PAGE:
Later in the discussion with Vincent, however, the elderly Salvadoran woman grew animated and explained that she had worked her whole life cleaning the floors of the rich in the wealthy beachside resort towns of Santa Monica and Rancho Palos Verdes.
She was resentful of her employers, who treated her poorly and refused her the right to take a break to eat. The woman showed reporters calloused and bent fingers from years of scrubbing and cleaning. She had escaped El Salvador in 1981 during the first years of the Civil War.
Aurora Mendoza is a mother who was a farmworker in Puebla, Mexico, making the minimum wage there. Now that she lives in the United States, she makes the California minimum wage of $10 per hour.
“Work was very hard in Mexico,” she said. “We would work in the fields. Here at least we work in the shade, but all we do is pay the rent, the babysitter, food, bus fare. There is very little left over at the end. The situation in Mexico is very ugly, the government doesn’t do good things for the people; it only helps the rich and not the poor. It’s the same here with the US.”
Aurora said she did not believe that Andres Manuel Lopez Obrador, leader of MORENA, represented a working class opposition to the PRI (Institutional Revolutionary Party), PAN (National Action Party), or PRD (Party of the Democratic Revolution). “Lopez Obrador promises much but he doesn’t do anything,” she said.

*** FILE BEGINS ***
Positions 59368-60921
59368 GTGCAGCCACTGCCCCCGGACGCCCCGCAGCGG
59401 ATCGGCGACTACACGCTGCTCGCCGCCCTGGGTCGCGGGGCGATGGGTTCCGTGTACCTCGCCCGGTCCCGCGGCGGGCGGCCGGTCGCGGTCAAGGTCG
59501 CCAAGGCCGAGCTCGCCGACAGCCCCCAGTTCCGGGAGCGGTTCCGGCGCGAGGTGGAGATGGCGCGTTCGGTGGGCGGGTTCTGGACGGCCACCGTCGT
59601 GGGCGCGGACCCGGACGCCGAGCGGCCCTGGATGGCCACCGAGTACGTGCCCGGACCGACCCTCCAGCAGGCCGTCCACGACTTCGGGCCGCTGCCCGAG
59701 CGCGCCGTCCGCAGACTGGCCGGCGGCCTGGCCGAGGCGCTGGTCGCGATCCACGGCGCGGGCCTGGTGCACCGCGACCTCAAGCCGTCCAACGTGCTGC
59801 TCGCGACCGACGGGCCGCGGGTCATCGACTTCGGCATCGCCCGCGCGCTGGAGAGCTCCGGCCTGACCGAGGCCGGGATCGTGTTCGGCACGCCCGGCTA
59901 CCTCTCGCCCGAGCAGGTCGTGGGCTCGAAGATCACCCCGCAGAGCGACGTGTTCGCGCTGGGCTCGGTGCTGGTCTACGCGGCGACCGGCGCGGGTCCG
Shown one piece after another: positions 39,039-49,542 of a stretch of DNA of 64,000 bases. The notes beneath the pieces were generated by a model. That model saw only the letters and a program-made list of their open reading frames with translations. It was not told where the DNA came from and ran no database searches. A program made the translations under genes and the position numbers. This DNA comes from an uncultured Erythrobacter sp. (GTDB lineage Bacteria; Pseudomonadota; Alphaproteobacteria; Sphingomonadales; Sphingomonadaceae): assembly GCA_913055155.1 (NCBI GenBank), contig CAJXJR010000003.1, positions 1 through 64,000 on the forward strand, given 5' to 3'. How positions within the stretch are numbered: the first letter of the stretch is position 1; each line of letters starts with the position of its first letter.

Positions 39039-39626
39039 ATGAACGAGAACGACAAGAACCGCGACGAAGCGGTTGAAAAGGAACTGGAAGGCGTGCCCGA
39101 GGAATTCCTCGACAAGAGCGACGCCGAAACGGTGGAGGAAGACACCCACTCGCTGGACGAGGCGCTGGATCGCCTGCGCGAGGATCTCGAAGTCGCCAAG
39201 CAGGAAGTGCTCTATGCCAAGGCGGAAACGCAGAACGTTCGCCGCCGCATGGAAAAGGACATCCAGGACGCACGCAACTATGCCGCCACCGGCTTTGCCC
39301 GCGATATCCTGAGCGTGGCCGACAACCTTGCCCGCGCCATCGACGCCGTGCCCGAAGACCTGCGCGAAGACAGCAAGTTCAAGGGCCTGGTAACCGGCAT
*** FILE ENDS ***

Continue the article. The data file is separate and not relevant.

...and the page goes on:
The WSWS also spoke with an older worker, Salvador, who was originally from El Salvador. Salvador was a small-business owner who has had a difficult time paying for high costs of living in the US. “This world needs a cleaning. It needs to be entirely rebuilt. Wherever you look, people have no education, they have to work like pack mules to raise their children, pay the bills, pay for the phone, pay for food.”
Salvador volunteered his opposition to US imperialism and its impact in Latin America and around the world. “Look at what the US did when Honduras and El Salvador went to war against each other in the 1960s. They gave money to everyone, made them fight amongst themselves, and then tried to take all the money.” Salvador was pessimistic and believed the white ruling class in the US was controlled by free masons. “The whole world needs a total change. Do you think people will realize that someday? Nobody has any education.”
At a swap meet near Los Angeles City College, the WSWS spoke to Lilia Jimenez, from Guadalajara. “The political parties don’t work for the people, they are only for the rich,” she said. When asked about the disappearances of the 43 student teachers in Ayotzinapa, Guerrero in September 2014, Lilia said, “They are not finding those responsible. The government is washing their hands of it.”
She added, “The rich need to give more. Actually, we need to take it. And it doesn’t matter what race you are, I’m for equality.”
A young Guatemalan construction worker said he was currently living in a single room with six other people. He makes the minimum wage and was glad to hear the Socialist Equality Party was running Jerry White and Niles Niemuth for president and vice president. “Good, because we need to live better,” he said.